Erin, Mavourneen.

A poem by Nora Pembroke

A Prize Poem.


I know Canada is fair to see, and pleasant; it is well
On the banks of its broad river 'neath the maple trees to dwell;
But the heart is very wilful, and in sorrow or in mirth,
Mine will turn with sore love-longing to the land that gave me birth;
And I wish that, oh but once again! my longing eyes might see
The green island that lies smiling on the bosom of the sea;
That is fed with heaven's dew and the fatness of the earth,
Fanned by wild Atlantic breezes that sweep over it in mirth.

Its green robe is starred with daisies; it is brilliant fresh and fair,
With a verdure that no other spot of earth affords to wear.
It has banks of pale primroses that like bits of moonlight glow;
There are hawthorn hedges blossomed out like drifts of perfumed snow,
Bluebells swinging on their slender stems and cowslips on the lea.
I was better for the lessons they in childhood taught to me;
And still sweet is every memory, and blessed each regret
That twines round that dear island home, which our hearts cannot forget.

From where Antrim's giant columns at the north are piled on high,
The sentinels of centuries tow'ring up against the sky,
From mountain top and purple heath, from valleys fair to see,
Where streams of flashing crystal bright are flowing merrily,
To Kerry's lakes of loveliness that dimple in the sun.
'Tis fair as any spot of earth that heaven's light shines upon.
O Erin, my mother Erin, dear land more kind than wise,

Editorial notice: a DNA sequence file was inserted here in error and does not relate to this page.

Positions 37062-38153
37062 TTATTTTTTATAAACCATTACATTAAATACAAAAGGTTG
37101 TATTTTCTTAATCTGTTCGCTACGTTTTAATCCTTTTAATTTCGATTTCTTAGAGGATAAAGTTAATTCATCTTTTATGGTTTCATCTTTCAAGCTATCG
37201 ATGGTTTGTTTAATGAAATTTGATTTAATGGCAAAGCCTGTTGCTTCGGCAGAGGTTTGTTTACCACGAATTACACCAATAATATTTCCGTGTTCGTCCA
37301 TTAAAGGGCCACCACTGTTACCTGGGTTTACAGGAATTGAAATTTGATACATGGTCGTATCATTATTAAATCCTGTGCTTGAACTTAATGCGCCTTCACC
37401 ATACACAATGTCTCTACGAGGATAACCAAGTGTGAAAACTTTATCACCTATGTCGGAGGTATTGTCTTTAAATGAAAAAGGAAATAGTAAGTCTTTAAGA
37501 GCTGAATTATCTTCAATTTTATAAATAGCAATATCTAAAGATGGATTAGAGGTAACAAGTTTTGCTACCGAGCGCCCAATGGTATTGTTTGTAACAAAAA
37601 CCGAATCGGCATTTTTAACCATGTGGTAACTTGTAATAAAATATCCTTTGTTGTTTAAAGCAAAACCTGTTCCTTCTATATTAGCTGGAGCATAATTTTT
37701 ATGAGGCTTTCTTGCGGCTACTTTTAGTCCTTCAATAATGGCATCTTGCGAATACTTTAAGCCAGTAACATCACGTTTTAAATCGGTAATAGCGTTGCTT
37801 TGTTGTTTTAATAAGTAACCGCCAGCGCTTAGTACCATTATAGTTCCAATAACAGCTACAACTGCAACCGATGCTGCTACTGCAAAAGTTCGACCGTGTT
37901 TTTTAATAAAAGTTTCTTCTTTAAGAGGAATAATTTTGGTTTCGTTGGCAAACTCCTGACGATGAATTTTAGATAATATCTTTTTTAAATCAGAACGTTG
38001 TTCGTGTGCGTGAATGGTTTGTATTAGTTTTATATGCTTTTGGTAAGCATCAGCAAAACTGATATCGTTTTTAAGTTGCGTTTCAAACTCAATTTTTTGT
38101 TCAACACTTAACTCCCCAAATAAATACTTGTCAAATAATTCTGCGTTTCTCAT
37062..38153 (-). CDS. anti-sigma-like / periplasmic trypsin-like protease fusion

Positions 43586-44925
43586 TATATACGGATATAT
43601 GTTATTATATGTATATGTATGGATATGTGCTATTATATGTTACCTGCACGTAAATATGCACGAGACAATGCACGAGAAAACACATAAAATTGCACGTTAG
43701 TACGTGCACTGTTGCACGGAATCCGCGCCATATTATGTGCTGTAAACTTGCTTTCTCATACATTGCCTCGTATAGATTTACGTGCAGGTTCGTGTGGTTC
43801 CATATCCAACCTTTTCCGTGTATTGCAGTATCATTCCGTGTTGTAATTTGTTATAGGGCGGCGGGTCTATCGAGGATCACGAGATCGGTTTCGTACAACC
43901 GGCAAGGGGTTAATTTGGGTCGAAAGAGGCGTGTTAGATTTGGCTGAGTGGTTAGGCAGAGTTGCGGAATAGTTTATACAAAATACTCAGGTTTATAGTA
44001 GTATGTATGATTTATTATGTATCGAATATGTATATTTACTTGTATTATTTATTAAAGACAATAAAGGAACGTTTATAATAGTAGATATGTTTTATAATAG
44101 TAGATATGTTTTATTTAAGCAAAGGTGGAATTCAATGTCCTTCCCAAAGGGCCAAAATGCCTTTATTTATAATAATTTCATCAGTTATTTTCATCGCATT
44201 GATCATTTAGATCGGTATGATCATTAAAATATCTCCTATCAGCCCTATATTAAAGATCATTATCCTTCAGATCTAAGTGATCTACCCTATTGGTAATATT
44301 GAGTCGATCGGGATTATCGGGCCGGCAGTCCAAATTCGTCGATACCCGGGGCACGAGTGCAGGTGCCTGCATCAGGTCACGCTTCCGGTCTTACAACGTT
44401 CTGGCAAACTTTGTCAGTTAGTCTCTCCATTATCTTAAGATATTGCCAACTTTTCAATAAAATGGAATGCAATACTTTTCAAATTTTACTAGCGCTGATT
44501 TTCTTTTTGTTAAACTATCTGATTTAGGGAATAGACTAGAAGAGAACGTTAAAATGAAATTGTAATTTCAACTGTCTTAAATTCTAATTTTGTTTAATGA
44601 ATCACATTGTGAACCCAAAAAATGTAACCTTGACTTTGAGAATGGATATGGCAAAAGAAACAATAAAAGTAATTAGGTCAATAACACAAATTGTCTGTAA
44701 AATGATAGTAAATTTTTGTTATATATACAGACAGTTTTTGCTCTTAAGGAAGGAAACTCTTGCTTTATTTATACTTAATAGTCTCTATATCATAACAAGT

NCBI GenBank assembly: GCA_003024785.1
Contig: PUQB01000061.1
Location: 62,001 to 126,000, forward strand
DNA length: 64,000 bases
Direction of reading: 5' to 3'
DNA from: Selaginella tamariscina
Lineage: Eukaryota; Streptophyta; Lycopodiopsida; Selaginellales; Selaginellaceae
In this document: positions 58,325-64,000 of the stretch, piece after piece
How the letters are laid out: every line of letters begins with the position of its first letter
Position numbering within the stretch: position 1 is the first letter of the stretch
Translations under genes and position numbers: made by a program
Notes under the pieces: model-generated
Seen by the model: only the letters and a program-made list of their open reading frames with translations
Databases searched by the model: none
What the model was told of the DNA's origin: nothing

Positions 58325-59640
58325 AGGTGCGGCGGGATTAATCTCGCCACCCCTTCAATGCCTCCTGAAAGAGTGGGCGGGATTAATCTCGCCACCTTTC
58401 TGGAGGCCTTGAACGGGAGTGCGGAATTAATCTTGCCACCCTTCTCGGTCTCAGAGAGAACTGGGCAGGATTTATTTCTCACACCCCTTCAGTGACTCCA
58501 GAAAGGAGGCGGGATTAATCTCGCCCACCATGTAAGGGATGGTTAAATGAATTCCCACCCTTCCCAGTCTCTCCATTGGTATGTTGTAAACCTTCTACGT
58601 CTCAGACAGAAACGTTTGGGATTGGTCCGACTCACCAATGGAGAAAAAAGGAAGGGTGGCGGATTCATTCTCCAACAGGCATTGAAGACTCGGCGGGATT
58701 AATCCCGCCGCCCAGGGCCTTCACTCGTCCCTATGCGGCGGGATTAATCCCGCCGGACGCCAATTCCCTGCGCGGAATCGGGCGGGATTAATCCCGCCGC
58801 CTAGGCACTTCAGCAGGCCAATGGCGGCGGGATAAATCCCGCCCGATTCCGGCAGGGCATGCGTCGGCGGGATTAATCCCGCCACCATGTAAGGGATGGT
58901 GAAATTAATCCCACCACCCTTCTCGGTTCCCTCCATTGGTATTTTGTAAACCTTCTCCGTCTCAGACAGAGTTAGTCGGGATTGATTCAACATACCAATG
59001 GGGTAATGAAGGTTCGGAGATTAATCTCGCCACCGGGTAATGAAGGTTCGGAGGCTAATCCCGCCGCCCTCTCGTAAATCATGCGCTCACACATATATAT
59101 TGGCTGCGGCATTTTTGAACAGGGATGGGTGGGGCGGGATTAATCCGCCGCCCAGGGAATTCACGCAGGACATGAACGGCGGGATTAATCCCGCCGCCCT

I think of thee till loving tears come thronging to my eyes.

Thou hast nourished on thy bosom many sons of deathless fame;
Who, while the world will last, shall shed a lustre on thy name.
While Foyle's proud swelling waters roll past Derry to the sea;
While yet a single vestige of old Limerick's walls there be;
Shall those who love thee well, fair land, lament that feuds divide
The sons of those who for each cause stood fast on either side.
From every ruined castle grey, well may the banshee cry
O'er bitter waters once let loose that have not yet run dry

O would the blessed time might come when, party feeling done,
The noble deeds of both sides will be gathered into one!
On the battle-fields of Europe thy sons quit themselves like men,
Till those who made them exiles longed for their good swords again,
Wherever fields were fought and won, in thickest of the fray,
Where steel bit steel, thy sons have fought and laurels bore away
And thou hast bards in deathless song thy heroes' praise to sing,
Or make hearts throb responsive when for love they touch the string

Thou hast lovely, white-armed daughters so tender and so true,
As modest as the daisies, and as spotless as the dew,
With flashes of sweet merriment, and virtue still and strong
They fire the patriot's heart and charm the poet into song
Thou hast nourished those right eloquent to plead with tongue and pen,
For those eternal rights which men so oft deny to men,
And land of saints in song like mine, but little can be said
Of those who stand for God between the living and the dead

Thou'rt not without His witnesses for children of thy sod,
In lofty and in lowly life, are found who walk with God
Land of the hearty welcome! who travels thy valleys o'er
Knows more of human kindness than he ever knew before.
While some are kind to friends alone, thy sons whate'er befal
More like the blessed sun and rain have kindliness for all.
O Erin, my mother Erin! much my love would say of thee,
Were my lips but half so eloquent as my heart would have them be.

As Moses longed for Lebanon, so I long that once again
My feet might press the shamrocks in the meadows by the Maine.
Oh to see the wee brown larks again, once more to hear them sing,
As up to heaven's blessed gates they soar on tireless wing!
I'd watch them till I'd half forget the burden of my years,
And tender thoughts of childhood would well up in happy tears.
I may never see thee more, mo run, but with each breath I draw
Thou art still to me mavourneen, so an slainte leat gu bragh.

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